McClendon still miffed after Saturday ejection

McClendon still miffed after Saturday ejection

HOUSTON -- Mariners manager Lloyd McClendon spent the final three innings of Saturday's 9-8 win over the Astros watching on TV in the visiting clubhouse at Minute Maid Park after getting ejected by home-plate umpire James Hoye.

How did he survive, watching his team build a 9-2 lead and then nearly squander it as the bullpen imploded in what turned out to be a 9-8 win?

"They had to put this thing back on the wall," McClendon said, pointing to an electrical box next to his desk. "Other than that it was fine."

McClendon remained miffed on Sunday morning that he'd been tossed for what he said was merely pointing out from the dugout that Astros manager Bo Porter had sent catcher Jason Castro out to the mound to stall for time after Porter had already made his one legal visit to struggling starter Dallas Keuchel, after the lefty had walked the bases full.

"It was just a situation where I don't think it warranted throwing me out of the ballgame," McClendon said. "But it is what it is. I think he probably took exception to me pointing the rule out to him. After a manager goes out one time, you can't circumvent the rules.

"My problem with the whole thing was the umpire was looking right into the dugout when their manager [indicated] 'Go talk to him.' That's circumventing the rules.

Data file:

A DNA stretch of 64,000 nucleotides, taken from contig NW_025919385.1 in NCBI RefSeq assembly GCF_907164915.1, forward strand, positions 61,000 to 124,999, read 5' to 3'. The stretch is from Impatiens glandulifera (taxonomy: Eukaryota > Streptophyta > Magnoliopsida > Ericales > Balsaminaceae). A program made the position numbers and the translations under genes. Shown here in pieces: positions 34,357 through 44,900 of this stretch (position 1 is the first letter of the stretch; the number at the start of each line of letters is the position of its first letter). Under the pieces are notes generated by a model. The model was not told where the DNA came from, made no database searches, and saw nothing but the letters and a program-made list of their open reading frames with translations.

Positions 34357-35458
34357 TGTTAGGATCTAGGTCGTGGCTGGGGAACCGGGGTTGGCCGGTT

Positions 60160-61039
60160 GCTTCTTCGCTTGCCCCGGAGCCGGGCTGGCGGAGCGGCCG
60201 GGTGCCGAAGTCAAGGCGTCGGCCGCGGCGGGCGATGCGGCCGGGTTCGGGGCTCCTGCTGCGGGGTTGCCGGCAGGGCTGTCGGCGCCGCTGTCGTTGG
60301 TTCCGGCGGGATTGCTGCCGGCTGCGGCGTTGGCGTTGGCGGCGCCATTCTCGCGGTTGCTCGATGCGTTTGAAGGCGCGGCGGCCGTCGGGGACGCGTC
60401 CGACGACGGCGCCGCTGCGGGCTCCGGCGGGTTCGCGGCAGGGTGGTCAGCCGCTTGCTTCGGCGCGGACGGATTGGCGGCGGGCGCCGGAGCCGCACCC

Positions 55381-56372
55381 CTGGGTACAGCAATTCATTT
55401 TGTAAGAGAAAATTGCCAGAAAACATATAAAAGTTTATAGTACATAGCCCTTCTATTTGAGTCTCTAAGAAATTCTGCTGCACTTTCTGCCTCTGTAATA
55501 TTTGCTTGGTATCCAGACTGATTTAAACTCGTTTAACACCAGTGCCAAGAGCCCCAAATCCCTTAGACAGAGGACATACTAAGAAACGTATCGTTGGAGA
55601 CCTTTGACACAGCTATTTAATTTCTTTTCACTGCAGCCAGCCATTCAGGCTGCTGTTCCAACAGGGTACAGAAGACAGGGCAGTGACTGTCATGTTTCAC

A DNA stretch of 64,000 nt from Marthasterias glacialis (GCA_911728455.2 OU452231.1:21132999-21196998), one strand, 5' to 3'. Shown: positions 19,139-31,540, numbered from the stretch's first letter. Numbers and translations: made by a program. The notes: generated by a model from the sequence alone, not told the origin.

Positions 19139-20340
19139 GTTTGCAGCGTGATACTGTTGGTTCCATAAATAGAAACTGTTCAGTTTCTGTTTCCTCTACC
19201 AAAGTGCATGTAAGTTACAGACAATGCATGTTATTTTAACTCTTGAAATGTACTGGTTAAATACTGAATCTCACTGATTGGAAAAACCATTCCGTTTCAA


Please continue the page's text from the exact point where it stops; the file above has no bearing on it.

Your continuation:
"I just pointed out to him that that can be construed as a trip to the mound. And it says it right in the book. I guess he took exception to me pointing that out and he threw me out. If you really think about it, I could have played that game under protest, because that's in the rule book."

Rule 8.06 in the MLB rulebook states: "If the manager or coach goes to the catcher or infielder and that player then goes to the mound or the pitcher comes to him at his position before there is an intervening play [a pitch or other play] that will be the same as the manager or coach going to the mound. Any attempt to evade or circumvent this rule by the manager or coach going to the catcher or an infielder and then that player going to the mound to confer with the pitcher shall constitute a trip to the mound."

Greg Johns is a reporter for Follow him on Twitter @GregJohnsMLB as well as his Mariners Musings blog. This story was not subject to the approval of Major League Baseball or its clubs.